Entrance exam

Materials for the entrance exam

Reading materials for the entrance exam will be available online. The texts will be made public in the spring 2012 at Valintakokeiden aineistot (materials for the entrance exam).

The web page Valintakokeiden aineistot (materials for the entrance exam) will contain the texts to be read in preparation for the entrance exam. The texts illustrate and highlight the central themes and areas of research in the study of English. The texts are written in English.

Preparing for the entrance exam

Prepare for the entrance exam by familiarizing yourself with the reading materials so that based on the texts, you will be able to produce different types of short pieces of writing in which you present and discuss the variety of views, arguments, and research findings in the reading materials.

The contents, aims, and assessment of the entrance exam

The exam consists of two to three different kinds of writing tasks, in which you will be asked to write short texts (of 200-350 words in length) in English.

The aim of the exam is to test your ability to handle the information provided in the reading materials, and to apply this information according to the instructions given with the tasks. In order to be considered you have to get 50 % in every written task.The assessment of the written tasks will be based on

1. content - the accuracy and relevance of the points you choose to include;

2. language - the grammatical accuracy, fluency and clarity of your writing; and

3. structure and organisation - the logical presentation of your argument and overall coherence.

Sample tasks

Below you will see instructions for two different written tasks, and the assessment criteria for the tasks.

Sample Task 1: an essay

Discuss the main points put forward by Joan Smith in her research article entitled “Language learning and teaching”.  Write 350 – 400 words.

In your essay, which must be based on the article and should be between 350 and 400 words long, discuss the main points raised by Smith.

It is a good idea to plan your essay carefully before writing it. Also make sure that the points you want to make are well grounded and support them with examples or other evidence.

Please note that in Anglo-American cultures 'essay' is not the same type of text as the Finnish ‘essee’. Instead, it corresponds to the kind of composition based on written materials (‘aineistokirjoitelma’) that is used in the Finnish matriculation examination.

More specifically, an essay, for the purposes of this test, is not a free flow of ideas but a structured piece of writing solidly based on the text that has been provided. This means that your own discussion, whether showing agreement or disagreement with ideas expressed in the article, or adding new dimensions or information to its content, should be developed by explicit reference to it. In other words, it is important to relate your ideas to those in the article; neither a string of ideas unrelated to the article nor a mere summary of its contents will be enough. Try to develop your response to the question in a logical and organized way.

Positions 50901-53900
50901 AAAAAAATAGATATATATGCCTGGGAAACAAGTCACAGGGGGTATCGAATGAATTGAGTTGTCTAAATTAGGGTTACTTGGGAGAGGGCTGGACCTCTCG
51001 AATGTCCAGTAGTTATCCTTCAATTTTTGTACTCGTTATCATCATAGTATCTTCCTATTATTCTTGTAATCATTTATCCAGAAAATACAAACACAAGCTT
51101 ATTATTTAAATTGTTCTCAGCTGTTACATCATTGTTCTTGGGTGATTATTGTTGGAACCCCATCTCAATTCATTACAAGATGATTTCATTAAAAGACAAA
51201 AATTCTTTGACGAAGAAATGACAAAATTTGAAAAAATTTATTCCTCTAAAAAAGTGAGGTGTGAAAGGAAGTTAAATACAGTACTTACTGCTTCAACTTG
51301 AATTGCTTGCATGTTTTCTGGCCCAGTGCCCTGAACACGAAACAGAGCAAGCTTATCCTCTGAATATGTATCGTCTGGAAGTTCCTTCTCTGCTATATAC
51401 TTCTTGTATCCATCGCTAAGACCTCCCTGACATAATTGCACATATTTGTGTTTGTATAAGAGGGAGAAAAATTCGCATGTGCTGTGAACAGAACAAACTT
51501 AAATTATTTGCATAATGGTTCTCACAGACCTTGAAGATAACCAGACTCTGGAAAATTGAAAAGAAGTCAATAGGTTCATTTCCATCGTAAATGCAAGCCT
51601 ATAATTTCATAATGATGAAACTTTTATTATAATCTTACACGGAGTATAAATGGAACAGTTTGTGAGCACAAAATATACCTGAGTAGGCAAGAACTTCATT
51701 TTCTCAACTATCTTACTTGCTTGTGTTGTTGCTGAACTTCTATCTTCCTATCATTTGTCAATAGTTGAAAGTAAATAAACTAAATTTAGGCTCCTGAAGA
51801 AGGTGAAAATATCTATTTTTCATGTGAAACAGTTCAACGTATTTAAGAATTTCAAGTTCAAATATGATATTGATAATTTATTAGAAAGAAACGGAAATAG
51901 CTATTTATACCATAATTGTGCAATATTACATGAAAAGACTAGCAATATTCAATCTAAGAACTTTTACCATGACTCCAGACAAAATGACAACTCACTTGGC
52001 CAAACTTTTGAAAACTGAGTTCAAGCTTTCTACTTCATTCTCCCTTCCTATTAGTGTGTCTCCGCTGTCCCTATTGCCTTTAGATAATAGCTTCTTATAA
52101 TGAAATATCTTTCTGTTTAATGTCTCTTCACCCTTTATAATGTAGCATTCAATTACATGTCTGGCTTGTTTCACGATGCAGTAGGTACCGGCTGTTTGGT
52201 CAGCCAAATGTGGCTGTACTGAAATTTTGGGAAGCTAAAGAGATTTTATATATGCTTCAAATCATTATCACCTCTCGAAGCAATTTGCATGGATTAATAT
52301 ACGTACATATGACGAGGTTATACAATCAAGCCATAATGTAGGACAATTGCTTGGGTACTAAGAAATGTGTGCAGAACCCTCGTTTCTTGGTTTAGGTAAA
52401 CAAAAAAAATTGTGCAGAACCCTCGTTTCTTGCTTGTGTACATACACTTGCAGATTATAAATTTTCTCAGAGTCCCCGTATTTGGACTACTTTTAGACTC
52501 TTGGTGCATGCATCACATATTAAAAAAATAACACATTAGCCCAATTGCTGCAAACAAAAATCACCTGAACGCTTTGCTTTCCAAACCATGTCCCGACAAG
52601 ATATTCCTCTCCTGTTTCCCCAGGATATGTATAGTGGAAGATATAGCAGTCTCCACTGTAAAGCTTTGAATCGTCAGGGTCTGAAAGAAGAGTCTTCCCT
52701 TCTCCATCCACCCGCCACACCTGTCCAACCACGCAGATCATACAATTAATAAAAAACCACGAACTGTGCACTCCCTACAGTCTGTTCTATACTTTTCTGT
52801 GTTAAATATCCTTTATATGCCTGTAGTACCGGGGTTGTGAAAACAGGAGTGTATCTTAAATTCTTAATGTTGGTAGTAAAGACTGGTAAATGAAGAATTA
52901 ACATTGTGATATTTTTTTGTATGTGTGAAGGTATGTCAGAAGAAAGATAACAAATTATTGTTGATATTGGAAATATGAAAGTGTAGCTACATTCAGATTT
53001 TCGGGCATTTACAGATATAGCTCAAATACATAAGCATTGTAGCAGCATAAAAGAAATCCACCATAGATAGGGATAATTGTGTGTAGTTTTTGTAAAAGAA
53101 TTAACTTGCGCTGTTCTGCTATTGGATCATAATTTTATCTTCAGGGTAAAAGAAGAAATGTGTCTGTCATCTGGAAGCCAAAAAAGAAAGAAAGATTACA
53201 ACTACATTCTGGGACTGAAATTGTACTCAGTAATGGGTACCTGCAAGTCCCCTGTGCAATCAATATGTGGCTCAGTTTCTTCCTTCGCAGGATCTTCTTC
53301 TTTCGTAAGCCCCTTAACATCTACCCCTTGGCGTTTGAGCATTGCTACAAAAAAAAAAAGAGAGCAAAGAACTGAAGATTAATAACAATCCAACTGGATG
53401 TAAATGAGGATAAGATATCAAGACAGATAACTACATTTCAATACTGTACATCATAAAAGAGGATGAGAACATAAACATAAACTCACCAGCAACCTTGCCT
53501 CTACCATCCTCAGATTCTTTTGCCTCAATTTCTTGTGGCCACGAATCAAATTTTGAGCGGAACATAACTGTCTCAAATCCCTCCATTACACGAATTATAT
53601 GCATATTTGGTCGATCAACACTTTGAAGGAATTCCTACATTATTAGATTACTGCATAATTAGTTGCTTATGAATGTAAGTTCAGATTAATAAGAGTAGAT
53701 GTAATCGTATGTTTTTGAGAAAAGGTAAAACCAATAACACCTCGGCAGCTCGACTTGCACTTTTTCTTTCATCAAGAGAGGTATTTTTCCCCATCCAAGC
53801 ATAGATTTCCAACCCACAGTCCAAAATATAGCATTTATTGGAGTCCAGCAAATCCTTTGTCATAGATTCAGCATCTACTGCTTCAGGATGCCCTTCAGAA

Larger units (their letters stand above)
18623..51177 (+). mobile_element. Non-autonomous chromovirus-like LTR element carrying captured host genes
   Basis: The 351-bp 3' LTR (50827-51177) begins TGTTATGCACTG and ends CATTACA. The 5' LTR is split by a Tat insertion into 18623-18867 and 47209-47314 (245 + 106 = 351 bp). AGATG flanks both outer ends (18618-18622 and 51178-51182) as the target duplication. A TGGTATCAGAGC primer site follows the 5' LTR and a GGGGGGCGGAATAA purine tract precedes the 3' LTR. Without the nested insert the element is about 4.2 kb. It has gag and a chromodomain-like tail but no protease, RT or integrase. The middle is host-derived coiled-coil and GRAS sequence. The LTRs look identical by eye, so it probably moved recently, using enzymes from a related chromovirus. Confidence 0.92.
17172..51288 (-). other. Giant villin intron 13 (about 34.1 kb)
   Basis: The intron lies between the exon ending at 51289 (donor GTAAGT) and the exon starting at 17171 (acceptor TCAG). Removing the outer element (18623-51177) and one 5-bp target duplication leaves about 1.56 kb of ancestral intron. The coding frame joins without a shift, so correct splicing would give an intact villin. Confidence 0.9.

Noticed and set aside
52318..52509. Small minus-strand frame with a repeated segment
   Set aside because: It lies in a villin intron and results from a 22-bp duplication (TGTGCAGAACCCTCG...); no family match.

In the evaluation of your essay, particular attention will be paid to:

  • your explicit use of and reference to the required reading materials
  • the logical presentation of relevant information
  • your capacity to take into account different points of view
  • the structure and organization of your essay
  • grammatical accuracy, clarity of expression and fluency

NOTE: Always read the question carefully and identify what you are required to write about.  An essay is never an invitation to write whatever you like around the subject, but is always focused in some way.


Sample Task 2: a summary

Write a summary of 200-250 words of the magazine article entitled “Global English” written by John Brown.

In your summary you should present the main points of the original article briefly and logically, using your own words, so that the most important points are included but without too much detail.  No discussion of the article is called for in a summary, and your own views are not required: this is entirely a question of giving a clear and concise overview of what the original writer has written.

It is a good idea to plan your summary carefully before writing it.  You should introduce your summary with explicit reference to the article that you are summarizing.

In the evaluation of your summary, particular attention will be paid to:

  • your ability to correctly identify and present the central points and the overall purpose of the original text
  • the clarity and accuracy of the summary
  • the fluency of your own text

NOTE:  In this sample summary you are asked to summarize the magazine article as a whole.  You may alternatively be asked to summarize one particular section or topic in the original article.  It is important that in your answer you respond specifically to the task you are set.